In the conduct of the airman medical certification program, the FAA reviews all reports of examinations conducted by AME's. Airmen who are found not qualified because of the use of a medication or an underlying medical condition may request consideration for special issuance of a medical certificate (waiver). As a part of this process, safety aspects relating to the medication being used are considered by the FAA's medical staff, frequently in consultation with outside medical consultants. For medications newly approved by the FDA, consultation with the Federal Air Surgeon may be used to establish an agency position on the medication or class of medication. When necessary, further consultation with outside medical experts or organizations may establish whether such medications are appropriate for use while performing aviation duties.
The FAA will continue its efforts to educate airmen regarding the dangers of medications in the aviation system and encourage airmen to seek counsel from their physicians and AME's regarding their medical conditions and treatment. The FAA will continue to seek the advice of outside medical specialists, when indicated, to determine the propriety of the use of specific medications by airmen.
I consider the FAA's action to be completed on this safety recommendation, and I plan no further action.
NTSB LTR DTD: 9/7/00
The FAA states that it does not believe that the Safety Board's recommendation to publish a list of medications "approved" for use by airmen is appropriate. The FAA further states that creating such a list would be a formidable and labor-intensive task of questionable benefit and that the list would require frequent updates. The FAA also details its airman medical certification program and the current procedures used to provide guidance on the appropriateness of medication use by individual airmen.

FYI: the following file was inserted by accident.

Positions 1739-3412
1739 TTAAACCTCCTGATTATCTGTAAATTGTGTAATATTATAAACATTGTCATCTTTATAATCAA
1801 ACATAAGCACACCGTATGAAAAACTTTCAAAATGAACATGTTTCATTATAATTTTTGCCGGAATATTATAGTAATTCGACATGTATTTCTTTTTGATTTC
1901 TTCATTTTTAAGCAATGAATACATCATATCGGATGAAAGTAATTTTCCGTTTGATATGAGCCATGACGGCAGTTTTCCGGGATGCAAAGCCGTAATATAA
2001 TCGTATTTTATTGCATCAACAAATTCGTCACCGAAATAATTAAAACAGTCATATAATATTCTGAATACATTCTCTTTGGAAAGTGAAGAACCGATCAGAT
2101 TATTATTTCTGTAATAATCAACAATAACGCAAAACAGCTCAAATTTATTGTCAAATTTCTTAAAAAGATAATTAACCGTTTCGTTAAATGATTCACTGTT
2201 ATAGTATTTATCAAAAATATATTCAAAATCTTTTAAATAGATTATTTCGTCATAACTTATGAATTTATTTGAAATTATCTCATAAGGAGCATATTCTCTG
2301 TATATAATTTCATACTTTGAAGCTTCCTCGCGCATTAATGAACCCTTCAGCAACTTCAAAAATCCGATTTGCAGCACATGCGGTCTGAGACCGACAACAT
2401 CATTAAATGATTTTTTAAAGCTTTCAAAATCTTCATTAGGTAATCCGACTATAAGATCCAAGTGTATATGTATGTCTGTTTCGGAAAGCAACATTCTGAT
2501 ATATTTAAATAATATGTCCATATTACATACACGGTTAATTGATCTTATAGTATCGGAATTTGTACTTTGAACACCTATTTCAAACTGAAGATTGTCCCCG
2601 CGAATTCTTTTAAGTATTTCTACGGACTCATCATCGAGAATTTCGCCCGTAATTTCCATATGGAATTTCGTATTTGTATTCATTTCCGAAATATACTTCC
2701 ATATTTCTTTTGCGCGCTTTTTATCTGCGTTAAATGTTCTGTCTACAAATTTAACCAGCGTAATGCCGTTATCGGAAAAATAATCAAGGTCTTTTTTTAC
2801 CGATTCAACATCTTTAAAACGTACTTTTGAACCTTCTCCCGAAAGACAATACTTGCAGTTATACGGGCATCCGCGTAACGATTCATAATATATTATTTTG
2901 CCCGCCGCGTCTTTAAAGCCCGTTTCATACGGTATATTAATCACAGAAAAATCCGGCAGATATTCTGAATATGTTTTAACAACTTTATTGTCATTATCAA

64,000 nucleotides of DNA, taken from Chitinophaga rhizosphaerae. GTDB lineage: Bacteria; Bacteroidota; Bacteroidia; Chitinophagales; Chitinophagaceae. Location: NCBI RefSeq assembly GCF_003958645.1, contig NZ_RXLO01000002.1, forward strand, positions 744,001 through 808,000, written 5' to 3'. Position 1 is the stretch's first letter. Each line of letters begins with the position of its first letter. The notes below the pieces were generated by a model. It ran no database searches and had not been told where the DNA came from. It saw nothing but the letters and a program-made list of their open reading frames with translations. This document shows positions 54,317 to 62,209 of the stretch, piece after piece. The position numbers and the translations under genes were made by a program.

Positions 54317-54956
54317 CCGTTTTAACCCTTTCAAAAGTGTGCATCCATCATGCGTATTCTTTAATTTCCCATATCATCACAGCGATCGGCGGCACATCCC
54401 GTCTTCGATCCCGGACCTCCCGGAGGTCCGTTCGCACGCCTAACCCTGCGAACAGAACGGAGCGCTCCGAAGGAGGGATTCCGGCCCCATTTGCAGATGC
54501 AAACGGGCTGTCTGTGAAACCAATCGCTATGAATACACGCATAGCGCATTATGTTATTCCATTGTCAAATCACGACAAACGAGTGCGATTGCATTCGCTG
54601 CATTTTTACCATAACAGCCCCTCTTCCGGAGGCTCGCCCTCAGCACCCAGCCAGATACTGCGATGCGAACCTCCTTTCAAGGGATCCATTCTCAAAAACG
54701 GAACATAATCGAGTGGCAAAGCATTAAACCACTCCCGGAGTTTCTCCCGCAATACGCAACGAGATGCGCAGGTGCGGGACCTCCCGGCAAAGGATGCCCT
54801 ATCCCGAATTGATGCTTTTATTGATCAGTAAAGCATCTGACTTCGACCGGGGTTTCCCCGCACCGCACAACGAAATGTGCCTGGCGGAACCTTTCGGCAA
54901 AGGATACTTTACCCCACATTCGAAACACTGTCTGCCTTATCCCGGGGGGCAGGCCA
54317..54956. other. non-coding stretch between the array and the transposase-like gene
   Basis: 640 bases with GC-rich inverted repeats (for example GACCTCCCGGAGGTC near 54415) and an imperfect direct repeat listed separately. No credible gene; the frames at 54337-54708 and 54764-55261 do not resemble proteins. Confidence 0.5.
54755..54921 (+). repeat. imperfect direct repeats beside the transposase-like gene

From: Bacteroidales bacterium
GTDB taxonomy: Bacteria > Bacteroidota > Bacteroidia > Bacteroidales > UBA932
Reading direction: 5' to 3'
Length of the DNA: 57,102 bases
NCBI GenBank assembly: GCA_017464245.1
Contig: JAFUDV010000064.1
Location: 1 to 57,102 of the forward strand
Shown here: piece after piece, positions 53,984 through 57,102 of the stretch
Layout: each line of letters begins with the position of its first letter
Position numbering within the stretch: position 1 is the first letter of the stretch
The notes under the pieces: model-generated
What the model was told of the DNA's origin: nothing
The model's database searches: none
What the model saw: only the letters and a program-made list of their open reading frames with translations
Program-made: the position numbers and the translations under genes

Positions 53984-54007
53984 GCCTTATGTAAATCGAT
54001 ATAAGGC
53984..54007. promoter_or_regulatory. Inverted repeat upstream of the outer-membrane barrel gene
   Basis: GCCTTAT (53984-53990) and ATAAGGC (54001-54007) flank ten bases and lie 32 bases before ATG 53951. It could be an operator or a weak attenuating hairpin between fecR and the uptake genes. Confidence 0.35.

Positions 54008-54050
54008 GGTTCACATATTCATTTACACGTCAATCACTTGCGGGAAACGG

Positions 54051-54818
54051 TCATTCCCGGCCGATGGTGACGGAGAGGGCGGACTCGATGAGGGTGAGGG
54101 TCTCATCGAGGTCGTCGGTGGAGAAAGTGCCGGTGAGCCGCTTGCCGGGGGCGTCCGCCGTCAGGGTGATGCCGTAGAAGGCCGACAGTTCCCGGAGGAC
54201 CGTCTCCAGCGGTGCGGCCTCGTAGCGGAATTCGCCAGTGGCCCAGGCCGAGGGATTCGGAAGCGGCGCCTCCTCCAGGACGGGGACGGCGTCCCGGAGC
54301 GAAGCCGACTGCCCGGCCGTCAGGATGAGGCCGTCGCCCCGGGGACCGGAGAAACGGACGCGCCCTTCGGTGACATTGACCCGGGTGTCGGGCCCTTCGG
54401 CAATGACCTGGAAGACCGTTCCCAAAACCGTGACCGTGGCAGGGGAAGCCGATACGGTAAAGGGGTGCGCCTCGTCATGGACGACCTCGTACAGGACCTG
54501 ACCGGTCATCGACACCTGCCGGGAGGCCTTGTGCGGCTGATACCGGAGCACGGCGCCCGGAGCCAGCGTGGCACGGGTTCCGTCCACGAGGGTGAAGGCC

The Safety Board is concerned that the FAA may have misunderstood the intent of this safety recommendation. This recommendation does not ask the FAA to create a list of approved medications for use by airmen. In Safety Recommendation I-00-2, which also resulted from this special study, the Board asked the Department of Transportation (DOT), with assistance from experts on the effects of pharmacological agents on human performance and alertness, to develop for all modes of transportation "a list of approved medications and/or classes of medications that may be used safely when operating a vehicle." Although the FAA, as well as other DOT modal agencies, may be involved in any DOT-sponsored consultations associated with the creation of the list of approved medications, the Board does not believe this will be a labor-intensive or formidable task, for either the FAA or the DOT. A list should be maintained only of those drugs that do not adversely affect vehicle operator performance, and the modal administrations, including the FAA, should have flexibility in permitting the use, when appropriate, of medications not on such a list.
However, Safety Recommendation A-00-4 does not ask the FAA to develop such a list but rather asks the FAA to establish procedures by which airmen who needed to use a medication not on the DOT list could request permission to use their medication and have their medical fitness for flight evaluated. Airmen who require medications not on the list would not be precluded from being certified as fit for flight, but would be required to follow FAA procedures, developed in response to Safety Recommendation A-00-4, to secure permission to fly while using such medications. The Safety Board notes that the procedures used by the FAA to medically evaluate airmen may form the basis for a response to this recommendation.